Update: The Guardian reports that Brussels has accused the Dutch government of cooking up an illegal deal with Starbucks that allowed the coffee chain to pay a very low rate of tax.
The European Commission is expected to confirm today that Starbucks got a special tax deal from the Netherlands, in the latest front in Europe against corporate tax avoidance.
The Financial Times says that initial conclusions from the first stage of Brussels’ state aid probe, will be published on Friday, and will detail concerns over the Dutch illegally favouring Starbucks by understating its taxable income.
The investigation of Starbucks by the Commission's competition authority relates to possible breaches of state aid and coincides with probes of Apple's sweetheart deal with Ireland and similar alleged secret deals secured by Amazon and Fiat Finance from Luxembourg.
The FT says that the Netherlands case turns on the methodology used to calculate Starbucks’ taxable profit. The tax ruling allegedly underestimated the business risk carried by Starbucks’ coffee roasting facility and, as a result, attributed too little profit to the Netherlands.
The European Union should complete its four tax investigations before it can “decide what to do next,” Margrethe Vestager, EU competition commissioner, said Wednesday.
“Maybe in the beginning of the second quarter of next year we will have results on at least some of those open cases,” Vestager told reporters after a hearing at the European Parliament in Brussels.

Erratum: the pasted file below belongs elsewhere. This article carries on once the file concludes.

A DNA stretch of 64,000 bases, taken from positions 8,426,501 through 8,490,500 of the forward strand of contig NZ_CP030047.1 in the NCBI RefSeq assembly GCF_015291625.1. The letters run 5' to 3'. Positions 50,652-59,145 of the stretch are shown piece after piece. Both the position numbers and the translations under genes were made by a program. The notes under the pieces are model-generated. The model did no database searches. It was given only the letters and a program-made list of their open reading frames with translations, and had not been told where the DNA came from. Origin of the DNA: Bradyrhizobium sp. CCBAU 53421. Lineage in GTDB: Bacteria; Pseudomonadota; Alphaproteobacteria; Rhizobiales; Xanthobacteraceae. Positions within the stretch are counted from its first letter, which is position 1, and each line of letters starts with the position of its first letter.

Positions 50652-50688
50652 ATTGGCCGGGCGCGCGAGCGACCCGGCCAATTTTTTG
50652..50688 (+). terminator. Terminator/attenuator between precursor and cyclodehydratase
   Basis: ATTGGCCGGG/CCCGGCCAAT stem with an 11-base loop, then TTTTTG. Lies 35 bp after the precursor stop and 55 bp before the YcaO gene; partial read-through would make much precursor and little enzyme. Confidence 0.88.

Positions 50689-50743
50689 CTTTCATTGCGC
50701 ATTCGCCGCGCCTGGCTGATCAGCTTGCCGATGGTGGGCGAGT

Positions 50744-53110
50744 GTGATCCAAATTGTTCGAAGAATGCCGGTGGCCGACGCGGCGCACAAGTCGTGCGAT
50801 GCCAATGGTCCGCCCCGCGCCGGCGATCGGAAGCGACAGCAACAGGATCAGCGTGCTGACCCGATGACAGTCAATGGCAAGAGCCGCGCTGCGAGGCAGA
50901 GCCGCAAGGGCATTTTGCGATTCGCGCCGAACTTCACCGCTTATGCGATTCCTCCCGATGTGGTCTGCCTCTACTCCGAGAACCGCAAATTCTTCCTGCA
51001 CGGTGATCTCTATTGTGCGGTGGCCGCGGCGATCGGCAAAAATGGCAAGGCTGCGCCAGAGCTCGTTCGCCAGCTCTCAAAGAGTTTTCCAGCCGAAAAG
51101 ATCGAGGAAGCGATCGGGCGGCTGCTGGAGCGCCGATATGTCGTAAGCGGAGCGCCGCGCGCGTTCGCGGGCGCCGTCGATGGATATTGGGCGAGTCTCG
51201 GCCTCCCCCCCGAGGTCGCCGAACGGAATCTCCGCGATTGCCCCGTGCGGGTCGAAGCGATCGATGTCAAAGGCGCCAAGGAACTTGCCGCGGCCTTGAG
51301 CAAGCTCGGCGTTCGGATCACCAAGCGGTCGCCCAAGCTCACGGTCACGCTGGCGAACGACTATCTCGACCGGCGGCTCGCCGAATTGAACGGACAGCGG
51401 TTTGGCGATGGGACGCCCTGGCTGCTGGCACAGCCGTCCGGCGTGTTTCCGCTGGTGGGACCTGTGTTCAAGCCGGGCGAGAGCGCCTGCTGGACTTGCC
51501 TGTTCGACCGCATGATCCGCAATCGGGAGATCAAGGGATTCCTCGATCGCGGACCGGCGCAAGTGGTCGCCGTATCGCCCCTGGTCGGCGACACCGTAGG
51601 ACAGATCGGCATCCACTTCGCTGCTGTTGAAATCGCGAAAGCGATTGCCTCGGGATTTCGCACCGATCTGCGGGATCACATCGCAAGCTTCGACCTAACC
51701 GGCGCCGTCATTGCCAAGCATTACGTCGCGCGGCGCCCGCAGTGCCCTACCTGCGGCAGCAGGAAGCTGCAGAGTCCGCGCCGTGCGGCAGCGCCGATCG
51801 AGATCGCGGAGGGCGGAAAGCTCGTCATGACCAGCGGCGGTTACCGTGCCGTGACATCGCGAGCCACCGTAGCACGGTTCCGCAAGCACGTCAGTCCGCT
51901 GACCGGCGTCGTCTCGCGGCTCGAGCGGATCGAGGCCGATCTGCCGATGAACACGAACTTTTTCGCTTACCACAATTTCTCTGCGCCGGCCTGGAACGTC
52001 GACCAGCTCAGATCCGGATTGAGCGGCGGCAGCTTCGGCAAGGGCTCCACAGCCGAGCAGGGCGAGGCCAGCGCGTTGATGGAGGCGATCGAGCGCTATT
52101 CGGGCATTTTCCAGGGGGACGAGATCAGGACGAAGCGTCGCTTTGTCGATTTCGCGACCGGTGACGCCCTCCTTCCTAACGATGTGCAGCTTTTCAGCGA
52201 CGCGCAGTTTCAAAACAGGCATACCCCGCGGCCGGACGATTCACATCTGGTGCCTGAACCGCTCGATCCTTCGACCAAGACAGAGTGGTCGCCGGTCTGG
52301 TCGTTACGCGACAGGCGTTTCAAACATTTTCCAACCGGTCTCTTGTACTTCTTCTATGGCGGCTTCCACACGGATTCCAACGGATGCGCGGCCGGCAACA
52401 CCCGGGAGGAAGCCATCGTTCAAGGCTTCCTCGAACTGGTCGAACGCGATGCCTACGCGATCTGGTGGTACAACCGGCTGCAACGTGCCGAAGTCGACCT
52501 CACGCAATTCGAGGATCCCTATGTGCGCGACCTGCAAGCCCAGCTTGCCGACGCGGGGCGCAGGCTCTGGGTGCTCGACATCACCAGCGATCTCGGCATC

Once the investigations are finished the EU will “know much, much more about what actually goes on,” Vestager told MEPs.
Last week, it was revealed that Luxembourg facilitated more than 340 companies to transfer profits to the Grand Duchy to avail of ridiculously low tax rates.
While the Commission will “of course” take the leaked documents into consideration, “it is very important to approach this in a way that will actually achieve results,” Vestager said in reference to the reports by the International Consortium of Investigative Journalists based on a trove oaf almost 28,000 leaked documents from the office of PricewaterhouseCoopers in Luxembourg.
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